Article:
In the 1980s the President of the United States committed an act of Genocide against the gay community, declaring war not only on a generation of men given a death sentence, but on an entire generation of children discovering who they were. Henry was taught to hate himself; existing in Survivor Mode, navigating a violent Christian occupation that kept him isolated and in fear of all the things he was.

Henry, too, is in search of love and acceptance. He grew up queer in a small Tennessee town, feeling so alone and “wrong.” He fled to New Orleans. “The City of New Orleans taught Henry Gereighty how to be gay. Then, despite the Southern world that questioned his existence, he taught himself how to be a playwright.”  Then came Katrina.

In the first novella, we encounter Henry groping his way through existence, giving up on being a playwright – though he has had several plays successfully produced. He encounters various people in bars and “out in the country,” from Frankie St. Pierre to an unnamed lawyer to a rock-throwing gimp, having sex and getting drunk. By the end, in an internal debate, he concludes, “You have to reinvent yourself.

The next novella, Storage,  is the reinvention.  It begins with a quick scene from 1983, Henry virtually kicked out of the small town by his father for being gay, but then it’s 2009 and Henry is returning home to Tennessee (his “roots”?) to help his ailing father die. There is so much compassion and forgiveness here that it kind of emphasizes the pointlessness of the father’s bigoted hatred in the first place.  In one telling passage, Henry advises another smalltown gay man, Will, to move to Atlanta, where there is a thriving, supportive gay community, but Will resists, wary of going to ”an enclave.” With resignation, Will says that he has “adapted” to his home. Henry objects. “If for no other reason you can always find someone like you to not be alone with. Here, in places like this, you’re always alone. Always.”

Henry’s father Eustus does die, and though Henry bas  done nothing but comfort the old man, the effect is nevertheless liberating.

He could smell true freedom then for he understood the exorcism. “You’re gone now, daddy. Now it’s just me.”

For the first time in his life, Henry Gereighty was not governed by regrets, and he only dreamed of possibility, even in the face of loneliness.

And then a few days later, back in the City of NO, Henry goes to My Enemy’s Dog Pub, and the reader will need to read this for him- or herself to appreciate the full effect.

The City of NO is such a powerful, lyrical, melancholy book whose impact will remain with the reader for some time.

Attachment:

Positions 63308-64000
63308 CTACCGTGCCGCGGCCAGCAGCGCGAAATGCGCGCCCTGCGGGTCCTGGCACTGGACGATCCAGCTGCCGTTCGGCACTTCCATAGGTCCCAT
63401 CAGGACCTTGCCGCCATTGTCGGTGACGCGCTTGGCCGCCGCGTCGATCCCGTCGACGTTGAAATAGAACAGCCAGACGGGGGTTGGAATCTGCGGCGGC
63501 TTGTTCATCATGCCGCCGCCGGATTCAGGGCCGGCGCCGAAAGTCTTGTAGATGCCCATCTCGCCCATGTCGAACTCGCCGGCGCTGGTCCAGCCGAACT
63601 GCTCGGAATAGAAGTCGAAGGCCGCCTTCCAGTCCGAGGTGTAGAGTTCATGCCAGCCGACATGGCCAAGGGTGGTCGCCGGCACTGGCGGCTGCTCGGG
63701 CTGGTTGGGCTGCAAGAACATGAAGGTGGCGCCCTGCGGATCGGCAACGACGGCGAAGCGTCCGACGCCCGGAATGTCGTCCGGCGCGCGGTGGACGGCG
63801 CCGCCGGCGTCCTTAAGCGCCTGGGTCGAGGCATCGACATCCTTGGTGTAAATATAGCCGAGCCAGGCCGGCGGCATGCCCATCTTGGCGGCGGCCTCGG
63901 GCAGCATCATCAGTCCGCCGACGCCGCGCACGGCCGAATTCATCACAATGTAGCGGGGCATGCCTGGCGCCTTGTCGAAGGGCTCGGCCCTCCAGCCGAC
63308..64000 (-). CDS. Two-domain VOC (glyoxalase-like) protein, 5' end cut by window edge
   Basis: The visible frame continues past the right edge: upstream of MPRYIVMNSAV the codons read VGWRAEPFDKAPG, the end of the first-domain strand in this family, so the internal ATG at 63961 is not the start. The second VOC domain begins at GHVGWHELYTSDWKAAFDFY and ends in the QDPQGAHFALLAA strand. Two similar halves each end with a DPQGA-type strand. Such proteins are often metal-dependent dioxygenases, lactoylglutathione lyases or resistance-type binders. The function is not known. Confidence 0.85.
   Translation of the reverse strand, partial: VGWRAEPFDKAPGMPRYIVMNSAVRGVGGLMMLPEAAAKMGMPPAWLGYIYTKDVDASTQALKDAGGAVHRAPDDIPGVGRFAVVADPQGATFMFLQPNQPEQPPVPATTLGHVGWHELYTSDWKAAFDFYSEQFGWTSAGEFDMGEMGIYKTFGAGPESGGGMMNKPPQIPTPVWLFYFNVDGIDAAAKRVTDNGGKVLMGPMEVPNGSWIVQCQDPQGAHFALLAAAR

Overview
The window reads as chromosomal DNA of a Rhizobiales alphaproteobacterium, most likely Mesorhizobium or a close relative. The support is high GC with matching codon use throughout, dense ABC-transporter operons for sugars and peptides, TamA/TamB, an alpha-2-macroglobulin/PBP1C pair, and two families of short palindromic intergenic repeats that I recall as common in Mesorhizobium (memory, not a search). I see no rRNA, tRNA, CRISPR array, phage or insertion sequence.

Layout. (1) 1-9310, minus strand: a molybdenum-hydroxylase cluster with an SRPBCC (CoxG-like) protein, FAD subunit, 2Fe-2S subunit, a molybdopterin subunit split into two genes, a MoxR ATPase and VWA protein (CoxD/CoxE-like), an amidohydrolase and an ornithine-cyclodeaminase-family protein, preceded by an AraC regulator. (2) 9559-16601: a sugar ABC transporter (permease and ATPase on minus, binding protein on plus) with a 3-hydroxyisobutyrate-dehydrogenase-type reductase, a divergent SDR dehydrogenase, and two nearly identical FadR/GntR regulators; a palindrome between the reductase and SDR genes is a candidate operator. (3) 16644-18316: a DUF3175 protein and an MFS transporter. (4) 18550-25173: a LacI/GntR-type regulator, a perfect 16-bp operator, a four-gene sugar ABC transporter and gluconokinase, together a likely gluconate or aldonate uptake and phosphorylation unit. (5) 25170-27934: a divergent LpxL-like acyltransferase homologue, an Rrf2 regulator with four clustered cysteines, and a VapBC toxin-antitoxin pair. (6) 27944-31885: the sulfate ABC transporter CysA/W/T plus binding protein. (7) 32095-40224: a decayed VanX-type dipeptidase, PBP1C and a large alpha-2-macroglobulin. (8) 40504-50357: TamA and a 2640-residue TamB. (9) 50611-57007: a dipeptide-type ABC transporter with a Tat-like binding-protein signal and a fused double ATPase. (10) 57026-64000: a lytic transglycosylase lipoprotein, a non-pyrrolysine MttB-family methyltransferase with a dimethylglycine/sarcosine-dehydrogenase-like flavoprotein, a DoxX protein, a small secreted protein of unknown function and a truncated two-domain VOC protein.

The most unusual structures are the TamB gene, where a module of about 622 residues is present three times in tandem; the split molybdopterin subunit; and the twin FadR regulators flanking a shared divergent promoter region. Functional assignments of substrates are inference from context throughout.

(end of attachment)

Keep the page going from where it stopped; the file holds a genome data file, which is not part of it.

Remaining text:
You can find the book here:


Charles Rammelkamp is Prose Editor for Brick House Books in Baltimore and Reviews Editor for The Adirondack Review. A chapbook of poems, Jack Tar’s Lady Parts, is available from Main Street Rag Publishing. Another poetry chapbook, Me and Sal Paradise, was  published by Future Cycle Press.  Most recently Catastroika  was released by Apprentice House in 2020.



Winter Honeymoon by Jacob M. Appel

By Lynette G. Esposito
Jacob M. Appel has done it again.  He has written a book worth reading on a plane train or in the back seat of an automobile. In his book, Winter Honeymoon published by Black Lawrence Press,  Appel presents nine short stories that introduce his readers to such characters as Edith, Dr. Kindler, Arnold, and others who are living surprisingly ordinary lives with ordinary problems.
The nine short stories are interesting to read all at once or here and there on the beach or backyard deck.  The 171- page collection presents vivid locations, modern problems that explore the human condition in and out of love, and stories with clear and unflinching examination of complex truths of everyday people.
In his story. The Appraisal, beginning on page 20, he details the journey one makes when they know they are going to die soon and how those around them must face it as well.  The characters are well drawn and their viewpoints reflect on a society’s acceptance of endings—or not.
The story ends with:
                       Songbirds flitted in the trees. Wes would have known their names. 
                       Across the harbor rose Ellis Island, The Statue of Liberty, New Jersey. 
                       Several small children were playing in the wet grass illuminated by a
                       thin white beam of sun. Bert stopped to watch them. It was a perfectly